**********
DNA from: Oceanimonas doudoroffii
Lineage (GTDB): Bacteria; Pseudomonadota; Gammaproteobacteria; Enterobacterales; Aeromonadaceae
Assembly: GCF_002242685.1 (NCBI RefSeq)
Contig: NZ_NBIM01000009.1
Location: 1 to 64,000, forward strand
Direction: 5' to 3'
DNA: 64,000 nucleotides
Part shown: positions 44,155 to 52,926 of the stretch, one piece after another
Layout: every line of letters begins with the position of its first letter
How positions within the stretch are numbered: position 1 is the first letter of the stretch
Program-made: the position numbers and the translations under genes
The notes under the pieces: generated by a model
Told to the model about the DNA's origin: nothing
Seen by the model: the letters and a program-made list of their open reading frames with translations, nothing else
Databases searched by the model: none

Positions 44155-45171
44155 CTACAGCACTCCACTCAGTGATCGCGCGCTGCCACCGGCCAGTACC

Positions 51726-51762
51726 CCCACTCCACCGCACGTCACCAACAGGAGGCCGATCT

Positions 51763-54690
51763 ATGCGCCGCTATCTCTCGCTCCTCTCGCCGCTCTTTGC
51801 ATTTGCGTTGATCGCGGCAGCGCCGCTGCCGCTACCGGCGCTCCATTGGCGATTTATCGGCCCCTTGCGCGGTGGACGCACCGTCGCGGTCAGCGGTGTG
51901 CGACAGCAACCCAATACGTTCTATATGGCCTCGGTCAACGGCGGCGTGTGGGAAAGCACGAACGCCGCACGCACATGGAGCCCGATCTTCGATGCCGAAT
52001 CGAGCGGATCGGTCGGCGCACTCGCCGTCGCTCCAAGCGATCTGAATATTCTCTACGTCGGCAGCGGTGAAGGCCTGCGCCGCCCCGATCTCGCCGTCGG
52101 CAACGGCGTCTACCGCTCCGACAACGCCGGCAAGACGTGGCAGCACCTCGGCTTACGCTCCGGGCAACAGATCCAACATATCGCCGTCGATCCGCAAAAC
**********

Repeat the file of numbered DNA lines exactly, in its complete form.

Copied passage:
DNA from: Oceanimonas doudoroffii
Lineage (GTDB): Bacteria; Pseudomonadota; Gammaproteobacteria; Enterobacterales; Aeromonadaceae
Assembly: GCF_002242685.1 (NCBI RefSeq)
Contig: NZ_NBIM01000009.1
Location: 1 to 64,000, forward strand
Direction: 5' to 3'
DNA: 64,000 nucleotides
Part shown: positions 44,155 to 52,926 of the stretch, one piece after another
Layout: every line of letters begins with the position of its first letter
How positions within the stretch are numbered: position 1 is the first letter of the stretch
Program-made: the position numbers and the translations under genes
The notes under the pieces: generated by a model
Told to the model about the DNA's origin: nothing
Seen by the model: the letters and a program-made list of their open reading frames with translations, nothing else
Databases searched by the model: none

Positions 44155-45171
44155 CTACAGCACTCCACTCAGTGATCGCGCGCTGCCACCGGCCAGTACC

Positions 51726-51762
51726 CCCACTCCACCGCACGTCACCAACAGGAGGCCGATCT

Positions 51763-54690
51763 ATGCGCCGCTATCTCTCGCTCCTCTCGCCGCTCTTTGC
51801 ATTTGCGTTGATCGCGGCAGCGCCGCTGCCGCTACCGGCGCTCCATTGGCGATTTATCGGCCCCTTGCGCGGTGGACGCACCGTCGCGGTCAGCGGTGTG
51901 CGACAGCAACCCAATACGTTCTATATGGCCTCGGTCAACGGCGGCGTGTGGGAAAGCACGAACGCCGCACGCACATGGAGCCCGATCTTCGATGCCGAAT
52001 CGAGCGGATCGGTCGGCGCACTCGCCGTCGCTCCAAGCGATCTGAATATTCTCTACGTCGGCAGCGGTGAAGGCCTGCGCCGCCCCGATCTCGCCGTCGG
52101 CAACGGCGTCTACCGCTCCGACAACGCCGGCAAGACGTGGCAGCACCTCGGCTTACGCTCCGGGCAACAGATCCAACATATCGCCGTCGATCCGCAAAAC